Working here at Heartwood Hall, I have a new found appreciation for RSVPs. Over my time here, I have seen mothers and brides alike struggle over their final head counts because, although they are desperately needed, RSVPs are a lost art.
As one of Memphis' top wedding venues, our whole wedding day plans are driven by the final head count of our events. This number allows us to set up the right amount of tables, with desired place settings, the correct number of chairs, as well as the proper amount of food for the reception and cocktail party. Without the time and effort dedicated from our brides on their RSVPs, I would not be able to do my job!
Now that we know how important they are, how do we get them? I've enlisted aid from our friends at theknot.com on our desperation for RSVP. Theknot gave a few Q&A to help here:
Q:What do RSVP and Regrets Only mean?
A:RSVP is short for, "Respondez, s'il vous plait," which means, simply, "Please respond" in French. That means you should respond either way, whether you're able to make it or not. If the couple has included a response card or postcard with the invitation, it's easy -- just send the card back saying you will attend or will not attend. (If there's no response card included, you should send a note letting the couple know whether you'll be there.) If you don't respond, the couple will be forced to call you to verify your attendance! Don't give them more to do -- just send your card back. "Regrets" or "Regrets Only" means that only guests who can't make it need to respond. This way, the couple assumes that if you don't respond, you are coming.
Q:If invited guests do not respond to a formal wedding invitation, even though a response card was supplied, should we call them to find out if they will come? Or can we assume that they're not coming?
A:As far as final head count goes, you should never assume. Call to see if they're coming. You never know -- maybe they think they sent the response card but it may be hiding under a pile of mail. If calling is a problem, assume that they are coming, and make sure there's food and seats for them. It's better to have extra grub and room than to have neglected guests wondering where to sit!
Q:How much time do you allow for guests to return reception response cards? My wedding is 11 months away. If invitations should go out six to eight weeks before the wedding, what date should I put on the response cards?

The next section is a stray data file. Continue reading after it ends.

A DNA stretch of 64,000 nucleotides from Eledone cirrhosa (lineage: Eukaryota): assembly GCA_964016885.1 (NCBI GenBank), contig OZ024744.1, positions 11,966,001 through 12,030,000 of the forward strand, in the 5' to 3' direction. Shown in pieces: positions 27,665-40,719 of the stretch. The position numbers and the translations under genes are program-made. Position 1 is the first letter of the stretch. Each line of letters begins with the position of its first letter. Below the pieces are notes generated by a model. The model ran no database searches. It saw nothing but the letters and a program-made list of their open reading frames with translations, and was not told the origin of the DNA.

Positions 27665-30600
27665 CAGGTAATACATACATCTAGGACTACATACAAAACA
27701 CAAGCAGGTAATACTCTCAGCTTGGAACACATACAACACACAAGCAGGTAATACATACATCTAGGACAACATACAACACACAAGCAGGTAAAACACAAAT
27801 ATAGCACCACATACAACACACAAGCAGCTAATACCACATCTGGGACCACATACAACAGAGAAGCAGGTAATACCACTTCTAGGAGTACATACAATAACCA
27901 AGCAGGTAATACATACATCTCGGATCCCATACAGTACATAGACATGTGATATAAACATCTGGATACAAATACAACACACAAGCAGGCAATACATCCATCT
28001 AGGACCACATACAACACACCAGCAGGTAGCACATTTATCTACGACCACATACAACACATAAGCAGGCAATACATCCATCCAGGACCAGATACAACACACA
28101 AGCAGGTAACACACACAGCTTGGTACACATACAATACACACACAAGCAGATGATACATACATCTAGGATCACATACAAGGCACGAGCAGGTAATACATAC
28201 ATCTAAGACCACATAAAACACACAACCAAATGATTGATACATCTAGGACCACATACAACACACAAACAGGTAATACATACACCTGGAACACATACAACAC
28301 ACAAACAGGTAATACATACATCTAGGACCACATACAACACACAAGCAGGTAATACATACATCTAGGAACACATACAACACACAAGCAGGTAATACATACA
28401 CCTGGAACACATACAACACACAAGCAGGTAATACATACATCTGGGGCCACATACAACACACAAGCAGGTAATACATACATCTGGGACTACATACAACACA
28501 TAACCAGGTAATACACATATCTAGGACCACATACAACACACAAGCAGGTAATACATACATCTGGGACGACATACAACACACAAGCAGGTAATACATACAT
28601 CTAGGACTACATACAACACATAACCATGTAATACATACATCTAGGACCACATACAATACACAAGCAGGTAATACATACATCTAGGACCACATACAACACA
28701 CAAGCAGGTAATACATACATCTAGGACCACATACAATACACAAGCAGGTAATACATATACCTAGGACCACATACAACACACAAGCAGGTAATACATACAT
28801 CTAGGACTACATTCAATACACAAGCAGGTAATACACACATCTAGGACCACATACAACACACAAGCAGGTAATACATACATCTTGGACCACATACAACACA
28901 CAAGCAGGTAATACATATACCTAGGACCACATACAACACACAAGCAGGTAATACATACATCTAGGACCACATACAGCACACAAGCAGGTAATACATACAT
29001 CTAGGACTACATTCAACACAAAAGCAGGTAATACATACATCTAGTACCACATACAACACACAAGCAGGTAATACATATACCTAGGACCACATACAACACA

A:Your RSVP deadline should be set for no later than two weeks before the big day. If the date passes and there are guests you still haven't heard from, pick up the phone and give them a call so that you can give your caterer and other vendors a final head count.
Now this last one, although on the right track, I do have something to change. We've always told our brides that if you get down to the last weeks and you are still waiting to hear from a large number of RSVPs, there is a way to fix it. Emily Post says it is not proper to have the Bride, Mother of the Bride or Groom's Mother call, but she doesn't say anything about Aunt Susie or Bridemaid Kelly! Invite your bridesmaids and (willing) family members over for some snacks and drinks and divide the list of people left up between your girls! All they have to do is call the remaining people and say something like this: "Hi, this is Kelly. I am just calling on behalf of Matt and Kristin. They have you down for 2 people for their wedding on Saturday, May 16th. Will you still be able to make it?" This will give them an opportunity to say, "Why yes! I forgot to send in that little piece of paper, but we will be there!" or "Oh, No! We are going out of town that week!" Before you know it, you will have your list down to the bare minimum! If however, you still have some that you are missing, we always recommend to cut in half and add that to your final head count. That way you can guesstimate the ones that may still show up.
In researching for this blog, I looked on Pinterest (of course!) and found this website called RSVPify.com. It is a new resource you can either add to your wedding website or distrube among your guests to collect RSVP digitally! This would be tons of help and can be useful for those tech-savy brides!
At the end of the day, RSVPs are a big deal for your venue and for your budget. They are necessary for your wedding day, no matter how evil they may be. Enlist the help of friends and family, and do whatever you can to keep from feeling this way:
Until Next Time, Happy Planning! xoxo
Photos Found on Pinterest.com